They were the pillars of the temple of liberty; and now, that they have crumbled away, that temple must fall, unless we, their descendants, supply their places with other pillars, hewn from the solid quarry of sober reason.
In that wise but still youthful reflection on the problem of how a nation might address its flaws by revering and building on its greatest strengths—the problem that would occupy him for the rest of his life—Lincoln laid an awful lot of weight on pure rational persuasion. “Passion has helped us; but can do so no more,” he told the students as he neared the close of his remarks. “It will in future be our enemy. Reason, cold, calculating, unimpassioned reason, must furnish all the materials for our future support and defense.”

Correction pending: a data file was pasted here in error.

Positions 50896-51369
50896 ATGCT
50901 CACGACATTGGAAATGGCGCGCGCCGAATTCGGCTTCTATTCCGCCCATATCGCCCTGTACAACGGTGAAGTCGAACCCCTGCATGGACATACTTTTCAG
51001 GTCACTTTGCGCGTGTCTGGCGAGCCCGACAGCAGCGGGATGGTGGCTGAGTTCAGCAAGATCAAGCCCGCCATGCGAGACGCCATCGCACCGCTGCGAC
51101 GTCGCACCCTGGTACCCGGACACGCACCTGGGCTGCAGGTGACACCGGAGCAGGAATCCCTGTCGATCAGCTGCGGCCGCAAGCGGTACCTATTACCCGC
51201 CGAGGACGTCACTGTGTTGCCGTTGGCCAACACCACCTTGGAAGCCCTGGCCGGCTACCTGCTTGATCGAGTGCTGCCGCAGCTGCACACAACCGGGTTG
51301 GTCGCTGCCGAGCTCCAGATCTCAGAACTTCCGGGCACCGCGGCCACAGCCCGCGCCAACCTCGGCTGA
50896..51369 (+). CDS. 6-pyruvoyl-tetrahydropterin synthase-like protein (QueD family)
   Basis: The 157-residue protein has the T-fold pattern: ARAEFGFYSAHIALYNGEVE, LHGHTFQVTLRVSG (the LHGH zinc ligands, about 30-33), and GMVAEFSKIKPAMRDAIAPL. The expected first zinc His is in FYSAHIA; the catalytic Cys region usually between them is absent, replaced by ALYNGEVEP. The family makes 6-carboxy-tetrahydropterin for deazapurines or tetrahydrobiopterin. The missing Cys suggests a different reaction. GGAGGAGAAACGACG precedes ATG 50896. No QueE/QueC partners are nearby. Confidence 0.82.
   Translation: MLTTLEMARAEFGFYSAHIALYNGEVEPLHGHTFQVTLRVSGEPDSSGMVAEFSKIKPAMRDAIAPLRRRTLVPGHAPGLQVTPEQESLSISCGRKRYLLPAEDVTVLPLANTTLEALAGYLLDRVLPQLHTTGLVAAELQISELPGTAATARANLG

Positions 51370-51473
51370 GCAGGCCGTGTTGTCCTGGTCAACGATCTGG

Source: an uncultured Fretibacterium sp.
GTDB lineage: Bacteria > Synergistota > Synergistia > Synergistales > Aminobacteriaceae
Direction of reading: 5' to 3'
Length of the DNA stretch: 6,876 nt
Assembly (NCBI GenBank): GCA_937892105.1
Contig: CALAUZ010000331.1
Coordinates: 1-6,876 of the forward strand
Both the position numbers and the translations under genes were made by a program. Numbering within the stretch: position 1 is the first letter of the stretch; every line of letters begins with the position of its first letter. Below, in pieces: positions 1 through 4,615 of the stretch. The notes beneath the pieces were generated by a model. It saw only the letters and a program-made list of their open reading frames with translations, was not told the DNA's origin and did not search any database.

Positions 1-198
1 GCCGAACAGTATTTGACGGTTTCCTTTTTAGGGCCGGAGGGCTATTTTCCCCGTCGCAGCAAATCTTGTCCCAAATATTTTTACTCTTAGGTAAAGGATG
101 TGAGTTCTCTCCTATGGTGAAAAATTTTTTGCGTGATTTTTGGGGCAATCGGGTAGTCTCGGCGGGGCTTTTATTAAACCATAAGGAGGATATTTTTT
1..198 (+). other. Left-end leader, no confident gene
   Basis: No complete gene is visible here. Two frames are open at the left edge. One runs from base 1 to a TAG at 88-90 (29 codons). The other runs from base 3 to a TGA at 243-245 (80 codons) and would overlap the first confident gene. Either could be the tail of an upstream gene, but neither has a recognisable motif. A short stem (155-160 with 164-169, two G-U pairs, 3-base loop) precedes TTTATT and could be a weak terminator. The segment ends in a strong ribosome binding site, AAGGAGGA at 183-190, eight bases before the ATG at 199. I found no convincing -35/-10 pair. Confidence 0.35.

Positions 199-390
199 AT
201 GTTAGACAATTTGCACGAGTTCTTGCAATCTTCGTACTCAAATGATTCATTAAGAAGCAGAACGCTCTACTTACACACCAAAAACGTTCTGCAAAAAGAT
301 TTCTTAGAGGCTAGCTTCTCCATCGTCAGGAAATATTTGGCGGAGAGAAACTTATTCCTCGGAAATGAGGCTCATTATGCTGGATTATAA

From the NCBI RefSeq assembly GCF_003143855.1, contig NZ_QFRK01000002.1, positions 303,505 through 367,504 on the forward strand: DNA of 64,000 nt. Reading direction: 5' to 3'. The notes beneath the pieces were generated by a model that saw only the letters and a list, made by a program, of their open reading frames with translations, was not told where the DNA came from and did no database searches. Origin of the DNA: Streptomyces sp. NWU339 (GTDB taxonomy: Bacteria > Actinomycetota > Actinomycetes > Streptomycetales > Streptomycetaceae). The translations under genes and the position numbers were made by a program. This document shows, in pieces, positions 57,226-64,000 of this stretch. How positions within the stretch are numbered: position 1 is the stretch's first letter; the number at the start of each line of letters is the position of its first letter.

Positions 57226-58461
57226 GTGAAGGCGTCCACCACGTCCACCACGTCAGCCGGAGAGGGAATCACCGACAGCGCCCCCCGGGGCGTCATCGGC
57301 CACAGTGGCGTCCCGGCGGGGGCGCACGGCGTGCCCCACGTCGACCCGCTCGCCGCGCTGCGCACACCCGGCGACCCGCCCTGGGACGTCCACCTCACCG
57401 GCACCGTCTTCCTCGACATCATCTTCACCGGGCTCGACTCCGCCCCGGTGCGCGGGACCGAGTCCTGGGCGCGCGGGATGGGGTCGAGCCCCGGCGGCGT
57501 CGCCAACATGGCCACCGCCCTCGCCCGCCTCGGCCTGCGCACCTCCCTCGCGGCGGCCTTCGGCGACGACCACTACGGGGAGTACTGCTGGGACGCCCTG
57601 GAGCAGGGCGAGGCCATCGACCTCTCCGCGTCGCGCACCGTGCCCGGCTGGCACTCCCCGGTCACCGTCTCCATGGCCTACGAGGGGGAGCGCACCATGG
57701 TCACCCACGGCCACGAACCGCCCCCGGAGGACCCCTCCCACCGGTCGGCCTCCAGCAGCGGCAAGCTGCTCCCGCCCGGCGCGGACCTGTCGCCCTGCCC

Twenty-three years later, as Lincoln stood on the steps of the Capitol having just taken on the presidency in an hour of terrible crisis, he was still wary of pure passion in the life of a nation, but he was less certain that pure reason was enough. “Though passion may have strained it must not break our bonds of affection,” he said at the conclusion of his first Inaugural Address. “The mystic chords of memory, stretching from every battlefield and patriot grave to every living heart and hearthstone all over this broad land, will yet swell the chorus of the Union, when again touched, as surely they will be, by the better angels of our nature.”
He had discovered the secret link between the spirit of pride and reverence for an extraordinary founding and the spirit of preservation and improvement of a cherished inheritance. He had discovered memory.